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Making the Nation Safer: The Role of Science and Technology in Countering Terrorism
larly broad-spectrum agents, seems even more distant. These deficiencies are critical, as the chances for use of a multi-drug-resistant recombinant organism in future attacks is high. Here again, the deciphering of the genomes of major pathogens and the analysis of their function by the new field of bioinformatics will reveal new potential drug targets—most notably, targets that are present only in bacteria or viruses and not in human cells (such that broad-spectrum drugs can be developed that are likely to have few adverse effects on the human host).
The need has never been greater for research, in both the public and private sectors, aimed at development of novel antimicrobials. However, recent analysis indicates that most, if not all, major pharmaceutical companies have over the past 3 to 5 years decreased their investments in drug discovery related to antibiotics, and few are exploring antiviral agents. These changes have resulted from higher regulatory hurdles, competing priorities, and a shrinking market. Thus, new classes of antimicrobials will not emerge in the next decade without a major strategic shift.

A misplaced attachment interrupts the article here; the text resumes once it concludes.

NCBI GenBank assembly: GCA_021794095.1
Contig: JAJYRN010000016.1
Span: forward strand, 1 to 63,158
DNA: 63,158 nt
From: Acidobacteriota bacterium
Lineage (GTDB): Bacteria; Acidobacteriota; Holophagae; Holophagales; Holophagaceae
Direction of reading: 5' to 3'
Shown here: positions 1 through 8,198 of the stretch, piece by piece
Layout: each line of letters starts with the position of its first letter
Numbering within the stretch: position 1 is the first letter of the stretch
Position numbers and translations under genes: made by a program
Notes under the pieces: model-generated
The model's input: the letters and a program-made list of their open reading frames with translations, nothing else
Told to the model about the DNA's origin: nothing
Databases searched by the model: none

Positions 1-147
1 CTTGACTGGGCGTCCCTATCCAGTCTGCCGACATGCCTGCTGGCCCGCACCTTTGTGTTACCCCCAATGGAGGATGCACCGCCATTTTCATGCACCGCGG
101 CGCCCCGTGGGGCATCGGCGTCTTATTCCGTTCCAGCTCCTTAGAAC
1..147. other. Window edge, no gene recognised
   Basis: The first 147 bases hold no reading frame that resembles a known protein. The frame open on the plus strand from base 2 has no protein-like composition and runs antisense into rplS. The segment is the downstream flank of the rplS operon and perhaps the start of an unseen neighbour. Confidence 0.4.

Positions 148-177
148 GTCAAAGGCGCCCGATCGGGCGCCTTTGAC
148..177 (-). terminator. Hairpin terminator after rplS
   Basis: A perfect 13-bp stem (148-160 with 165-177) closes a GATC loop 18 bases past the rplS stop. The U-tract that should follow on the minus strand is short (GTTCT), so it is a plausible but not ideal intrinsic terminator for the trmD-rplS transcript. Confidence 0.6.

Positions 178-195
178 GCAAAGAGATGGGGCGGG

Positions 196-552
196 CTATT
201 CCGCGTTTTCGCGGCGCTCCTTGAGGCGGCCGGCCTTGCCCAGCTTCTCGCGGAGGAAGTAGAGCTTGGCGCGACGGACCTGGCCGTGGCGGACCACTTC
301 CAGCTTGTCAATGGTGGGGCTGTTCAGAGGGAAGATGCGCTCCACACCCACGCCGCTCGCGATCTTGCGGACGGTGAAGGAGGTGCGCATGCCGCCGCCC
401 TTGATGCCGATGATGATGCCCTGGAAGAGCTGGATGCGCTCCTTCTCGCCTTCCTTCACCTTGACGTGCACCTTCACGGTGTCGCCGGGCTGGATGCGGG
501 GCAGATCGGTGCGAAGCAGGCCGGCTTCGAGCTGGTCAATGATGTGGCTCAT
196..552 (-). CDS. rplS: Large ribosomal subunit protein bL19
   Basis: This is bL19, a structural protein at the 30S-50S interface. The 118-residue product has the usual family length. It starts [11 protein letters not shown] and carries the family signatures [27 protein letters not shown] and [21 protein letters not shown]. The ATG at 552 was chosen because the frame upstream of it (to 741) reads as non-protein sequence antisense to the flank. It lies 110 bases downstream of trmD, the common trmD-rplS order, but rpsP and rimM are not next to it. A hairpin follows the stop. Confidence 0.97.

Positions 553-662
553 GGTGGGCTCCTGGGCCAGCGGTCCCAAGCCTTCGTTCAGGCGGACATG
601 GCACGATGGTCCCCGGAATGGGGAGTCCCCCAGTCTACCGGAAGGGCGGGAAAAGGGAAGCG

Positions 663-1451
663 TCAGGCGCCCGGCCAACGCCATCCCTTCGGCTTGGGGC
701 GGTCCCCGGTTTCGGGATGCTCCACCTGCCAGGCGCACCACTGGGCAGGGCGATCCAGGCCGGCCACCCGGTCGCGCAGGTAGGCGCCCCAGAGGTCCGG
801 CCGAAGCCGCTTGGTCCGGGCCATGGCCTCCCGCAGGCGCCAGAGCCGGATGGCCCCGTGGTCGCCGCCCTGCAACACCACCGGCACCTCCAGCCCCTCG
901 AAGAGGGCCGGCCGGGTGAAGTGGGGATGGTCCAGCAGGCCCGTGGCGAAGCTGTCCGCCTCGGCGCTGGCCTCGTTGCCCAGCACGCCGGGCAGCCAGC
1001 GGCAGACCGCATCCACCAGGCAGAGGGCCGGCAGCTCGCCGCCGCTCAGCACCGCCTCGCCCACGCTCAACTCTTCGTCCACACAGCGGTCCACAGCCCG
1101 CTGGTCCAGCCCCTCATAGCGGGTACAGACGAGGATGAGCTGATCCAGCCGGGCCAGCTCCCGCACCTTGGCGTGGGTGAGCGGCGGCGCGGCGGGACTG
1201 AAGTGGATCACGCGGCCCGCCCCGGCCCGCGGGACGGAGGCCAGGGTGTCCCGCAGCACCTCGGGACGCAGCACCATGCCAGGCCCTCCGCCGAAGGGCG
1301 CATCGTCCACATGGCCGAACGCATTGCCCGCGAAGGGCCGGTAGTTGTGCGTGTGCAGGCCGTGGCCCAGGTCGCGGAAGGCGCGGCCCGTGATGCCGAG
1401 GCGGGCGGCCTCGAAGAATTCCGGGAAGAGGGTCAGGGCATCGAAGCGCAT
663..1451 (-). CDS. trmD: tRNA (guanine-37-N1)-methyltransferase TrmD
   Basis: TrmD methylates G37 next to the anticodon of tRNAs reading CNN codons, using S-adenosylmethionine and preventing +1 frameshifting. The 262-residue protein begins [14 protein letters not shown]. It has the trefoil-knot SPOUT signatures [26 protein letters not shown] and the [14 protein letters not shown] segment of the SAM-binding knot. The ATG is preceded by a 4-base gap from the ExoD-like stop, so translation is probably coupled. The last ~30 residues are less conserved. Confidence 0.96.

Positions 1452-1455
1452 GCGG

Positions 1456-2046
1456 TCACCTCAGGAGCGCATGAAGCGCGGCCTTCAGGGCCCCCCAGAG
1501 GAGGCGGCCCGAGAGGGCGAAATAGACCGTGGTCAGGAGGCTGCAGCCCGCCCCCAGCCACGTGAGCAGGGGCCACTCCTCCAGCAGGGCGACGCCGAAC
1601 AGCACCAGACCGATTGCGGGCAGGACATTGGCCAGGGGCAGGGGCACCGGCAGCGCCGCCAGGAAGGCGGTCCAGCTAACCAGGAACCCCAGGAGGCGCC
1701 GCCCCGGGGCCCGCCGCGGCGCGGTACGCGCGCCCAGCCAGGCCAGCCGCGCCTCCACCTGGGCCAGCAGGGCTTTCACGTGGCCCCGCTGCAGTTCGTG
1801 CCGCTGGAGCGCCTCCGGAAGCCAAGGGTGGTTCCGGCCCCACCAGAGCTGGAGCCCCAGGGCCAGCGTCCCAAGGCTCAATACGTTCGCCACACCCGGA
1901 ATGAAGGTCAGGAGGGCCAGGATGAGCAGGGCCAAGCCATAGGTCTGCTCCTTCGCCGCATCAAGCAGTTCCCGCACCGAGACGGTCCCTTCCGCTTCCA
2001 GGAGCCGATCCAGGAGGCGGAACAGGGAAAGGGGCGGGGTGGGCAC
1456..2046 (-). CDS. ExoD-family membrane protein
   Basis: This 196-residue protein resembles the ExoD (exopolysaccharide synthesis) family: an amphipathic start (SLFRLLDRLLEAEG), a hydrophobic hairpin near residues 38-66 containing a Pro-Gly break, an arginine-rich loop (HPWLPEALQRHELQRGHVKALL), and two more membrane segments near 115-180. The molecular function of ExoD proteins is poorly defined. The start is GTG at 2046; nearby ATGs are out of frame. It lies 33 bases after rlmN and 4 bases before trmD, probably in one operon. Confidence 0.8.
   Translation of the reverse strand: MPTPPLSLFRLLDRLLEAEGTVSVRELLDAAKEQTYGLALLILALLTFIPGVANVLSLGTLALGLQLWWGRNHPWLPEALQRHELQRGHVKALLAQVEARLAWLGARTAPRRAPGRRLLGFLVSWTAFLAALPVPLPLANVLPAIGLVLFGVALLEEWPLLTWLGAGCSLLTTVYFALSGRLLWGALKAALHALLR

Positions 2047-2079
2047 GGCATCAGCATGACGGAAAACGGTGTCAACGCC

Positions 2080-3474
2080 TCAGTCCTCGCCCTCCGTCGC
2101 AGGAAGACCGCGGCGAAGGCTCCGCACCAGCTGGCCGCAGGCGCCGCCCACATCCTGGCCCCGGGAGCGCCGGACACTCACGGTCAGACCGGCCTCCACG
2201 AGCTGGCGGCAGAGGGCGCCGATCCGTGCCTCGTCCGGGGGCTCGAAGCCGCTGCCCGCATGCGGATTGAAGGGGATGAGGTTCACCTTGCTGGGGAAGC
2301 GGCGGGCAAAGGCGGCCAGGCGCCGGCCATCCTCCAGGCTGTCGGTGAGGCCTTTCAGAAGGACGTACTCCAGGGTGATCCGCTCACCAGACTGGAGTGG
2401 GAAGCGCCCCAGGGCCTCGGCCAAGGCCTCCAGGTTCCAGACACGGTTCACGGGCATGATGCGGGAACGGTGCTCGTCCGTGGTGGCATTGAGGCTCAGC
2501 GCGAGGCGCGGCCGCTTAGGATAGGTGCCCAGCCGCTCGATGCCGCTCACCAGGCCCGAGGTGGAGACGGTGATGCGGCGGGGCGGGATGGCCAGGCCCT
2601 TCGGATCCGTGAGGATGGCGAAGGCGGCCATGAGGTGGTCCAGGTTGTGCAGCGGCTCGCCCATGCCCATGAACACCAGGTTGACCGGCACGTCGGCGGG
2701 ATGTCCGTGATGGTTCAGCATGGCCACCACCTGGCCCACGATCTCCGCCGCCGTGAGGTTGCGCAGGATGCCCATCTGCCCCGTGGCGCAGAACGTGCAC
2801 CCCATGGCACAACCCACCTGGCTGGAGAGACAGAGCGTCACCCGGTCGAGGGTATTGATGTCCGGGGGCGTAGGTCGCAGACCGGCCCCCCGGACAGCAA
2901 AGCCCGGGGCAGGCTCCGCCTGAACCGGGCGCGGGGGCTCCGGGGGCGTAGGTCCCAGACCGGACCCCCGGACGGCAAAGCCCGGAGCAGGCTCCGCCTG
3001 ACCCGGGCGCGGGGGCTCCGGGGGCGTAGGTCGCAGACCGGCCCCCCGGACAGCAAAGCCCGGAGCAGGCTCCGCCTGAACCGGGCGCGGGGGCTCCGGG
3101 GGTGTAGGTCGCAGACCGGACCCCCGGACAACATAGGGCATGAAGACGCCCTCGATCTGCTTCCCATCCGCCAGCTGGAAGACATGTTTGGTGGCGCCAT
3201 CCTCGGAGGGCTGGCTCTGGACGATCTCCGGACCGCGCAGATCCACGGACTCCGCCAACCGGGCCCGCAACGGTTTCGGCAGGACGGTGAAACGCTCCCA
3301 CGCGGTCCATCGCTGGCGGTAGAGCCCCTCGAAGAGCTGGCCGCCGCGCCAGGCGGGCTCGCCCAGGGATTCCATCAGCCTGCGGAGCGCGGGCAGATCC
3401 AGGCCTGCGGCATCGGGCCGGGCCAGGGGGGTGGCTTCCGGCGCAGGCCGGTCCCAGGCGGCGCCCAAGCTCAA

Rapid Vaccine Development
Bioterrorism attacks might not be restricted to the dissemination of known pathogens. Variants that have been engineered by current molecular-biology-based methods to alter or mask surface antigens—so as to avoid detection by the immune system—could also be used in such attacks. The following question arises: How quickly and by what means could a new vaccine be developed and deployed to protect against a novel pathogen?
Before that need is upon us, we should act now to tackle several challenges to overcome the critical shortfall of research in vaccinology:
The genome sequences of all plausible organisms that could potentially be used in a bioterrorism attack, including naturally occurring variants, need to be determined. This information will greatly facilitate the identification of any engineered variations in a weaponized strain.
DNA-based vaccines (including vaccines that use defective viruses as carriers) should be more fully investigated for human application, as their use represents a potential quick path from determination of the genome sequence to the availability of a vaccine. Recombinant human antibody technologies should be explored, including novel delivery systems.
Recombinant protein expression provides another pathway for the development of relevant antigens, but more research is needed to determine ways to make recombinant proteins as effective as immunogens.
More effective adjuvants are needed.
The development of vaccines against toxins, as opposed to pathogenic organisms, should also be explored.